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Redskins' RG3 crashes Shanahan's news conference

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Redskins' RG3 crashes Shanahan's news conference

ASHBURN, Va. (AP) Robert Griffin III crashed Mike Shanahan's news conference, slipping in the back door to take an aisle seat in the Washington Redskins auditorium. Soon, the franchise quarterback had a microphone in his right hand, ready to ask the next question.

Shanahan, who is hard to rattle, couldn't help but laugh.

``You got me by surprise there,'' the coach said. ``Who is this guy?''

``What did you do for New Year's?'' Griffin asked.

``I tried to put a good game plan together. I wasn't sure how healthy you were, so it was hard without you calling me,'' answered Shanahan, still chortling away. ``You got me good.''

Griffin has hardly behaved like a rookie all season, so there's no reason to think it'll start now as he prepares for his NFL playoff debut. He was as loose as anyone Wednesday, whether it was playfully shoving Jarvis Jenkins into the defensive lineman's locker or simply radiating the smile that has rarely been missing during his initial run through the NFL grind.

It was the first practice for Sunday's matchup against the Seattle Seahawks, the Redskins' first home postseason game in 13 years. If the excitement was getting to either half of Washington's rookie backfield - Griffin or running back Alfred Morris - it wasn't showing.

``I've been playing football since I was 5 years old. I just go out there and go have some fun. That's what I do. So I'm not going to think about, `It's the playoffs,''' said Morris, who added that he doesn't really care for the attention he's getting for a 1,613-yard regular season bettered only by Adrian Peterson.

The performances of Morris and Griffin has cornerback DeAngelo Hall proclaiming: ``These aren't ordinary rookies.''

``I haven't seen a moment this year where they've been caught up in the moment,'' defensive tackle Barry Cofield said, ``or they've seemed like the moment's been too big for them.''

To a man, the Redskins say the entire team shouldn't be caught up in playoff nerves because they've been playing win-or-else games for nearly two months. Every victory in the season-ending seven-game streak was necessary to get to 10-6 and win the NFC East. Notable stat: Washington is 7-0 since Griffin was selected as a team captain.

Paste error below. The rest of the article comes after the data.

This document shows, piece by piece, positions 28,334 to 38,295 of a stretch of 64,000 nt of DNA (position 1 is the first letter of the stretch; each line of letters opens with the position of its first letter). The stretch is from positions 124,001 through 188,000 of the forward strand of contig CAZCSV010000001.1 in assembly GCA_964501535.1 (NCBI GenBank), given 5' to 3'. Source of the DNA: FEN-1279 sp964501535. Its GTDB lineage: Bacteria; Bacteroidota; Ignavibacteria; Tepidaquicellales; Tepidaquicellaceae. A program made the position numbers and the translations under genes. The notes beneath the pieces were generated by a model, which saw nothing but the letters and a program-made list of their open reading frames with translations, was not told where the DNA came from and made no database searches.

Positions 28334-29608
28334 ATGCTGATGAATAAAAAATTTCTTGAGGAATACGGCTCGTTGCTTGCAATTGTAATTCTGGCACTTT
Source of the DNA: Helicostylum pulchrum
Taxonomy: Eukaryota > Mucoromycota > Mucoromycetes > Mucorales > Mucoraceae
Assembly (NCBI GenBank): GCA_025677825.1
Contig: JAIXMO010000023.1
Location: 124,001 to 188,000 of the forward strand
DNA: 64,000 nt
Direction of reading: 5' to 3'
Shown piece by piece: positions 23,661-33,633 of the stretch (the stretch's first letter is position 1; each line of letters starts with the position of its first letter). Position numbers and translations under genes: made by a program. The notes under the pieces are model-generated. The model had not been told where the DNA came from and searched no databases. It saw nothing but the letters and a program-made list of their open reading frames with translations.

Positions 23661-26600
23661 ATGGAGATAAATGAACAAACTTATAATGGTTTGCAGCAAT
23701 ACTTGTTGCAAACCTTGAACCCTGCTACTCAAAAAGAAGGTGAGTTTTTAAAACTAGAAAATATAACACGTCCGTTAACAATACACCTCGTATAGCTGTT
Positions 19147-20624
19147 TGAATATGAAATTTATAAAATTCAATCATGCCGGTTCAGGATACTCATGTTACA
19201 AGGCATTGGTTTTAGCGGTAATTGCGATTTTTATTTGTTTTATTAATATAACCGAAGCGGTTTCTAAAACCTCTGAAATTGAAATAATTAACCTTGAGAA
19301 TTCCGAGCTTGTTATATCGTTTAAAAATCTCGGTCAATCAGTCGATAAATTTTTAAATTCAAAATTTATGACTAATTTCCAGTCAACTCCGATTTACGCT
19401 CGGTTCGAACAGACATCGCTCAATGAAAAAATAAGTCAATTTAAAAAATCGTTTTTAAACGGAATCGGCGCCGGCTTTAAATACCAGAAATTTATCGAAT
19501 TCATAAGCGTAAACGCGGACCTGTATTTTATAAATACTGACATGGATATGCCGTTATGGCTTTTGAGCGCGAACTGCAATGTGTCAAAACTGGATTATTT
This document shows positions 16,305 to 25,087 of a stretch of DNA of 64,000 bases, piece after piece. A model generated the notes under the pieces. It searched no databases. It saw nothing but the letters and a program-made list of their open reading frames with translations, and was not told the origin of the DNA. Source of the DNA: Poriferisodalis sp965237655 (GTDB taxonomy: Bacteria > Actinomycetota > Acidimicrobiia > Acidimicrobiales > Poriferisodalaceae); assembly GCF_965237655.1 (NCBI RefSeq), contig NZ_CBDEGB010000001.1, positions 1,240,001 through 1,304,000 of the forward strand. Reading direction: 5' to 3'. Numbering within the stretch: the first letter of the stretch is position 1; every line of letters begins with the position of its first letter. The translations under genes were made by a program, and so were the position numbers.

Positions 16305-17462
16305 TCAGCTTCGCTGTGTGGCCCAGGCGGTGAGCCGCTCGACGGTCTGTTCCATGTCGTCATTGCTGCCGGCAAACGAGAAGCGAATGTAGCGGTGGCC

Also, it helps that the Redskins have a routine week to prepare for the Seahawks. Griffin will take that over the weekslong wait for college bowl games.

``For bowl games, most of the time you're doing way too much thinking,'' Griffin said. ``Trying to devise the perfect play for the perfect defense. And you get in a game and they do something totally different because they're doing the same thing for the past month. So (this is) like a regular-season game, but with a playoff-game atmosphere.''

Griffin gave the latest update on the sprained lateral ligament in his right knee, which caused him to miss one game and has limited his explosive running ability in the two games since he returned. He's still sporting a brace, which he adjusted while stretching at the start of practice.

``A lot of people talk about the limp with the brace,'' Griffin said. ``But any time you wear a brace like that, it's to protect you, so it's going to cause a natural limp. You're not going to be able to bend your knee. ... But at the same time you can still generate power.''

Griffin said he's ``pretty close'' to the point where he's being limited by the brace more so than the actual injury, but that the doctors won't let him go without the extra protection.

``So I try to do as much as I can without the brace,'' he said with a smile. ``And then whenever they find out that I don't have it on, I have to throw it on.''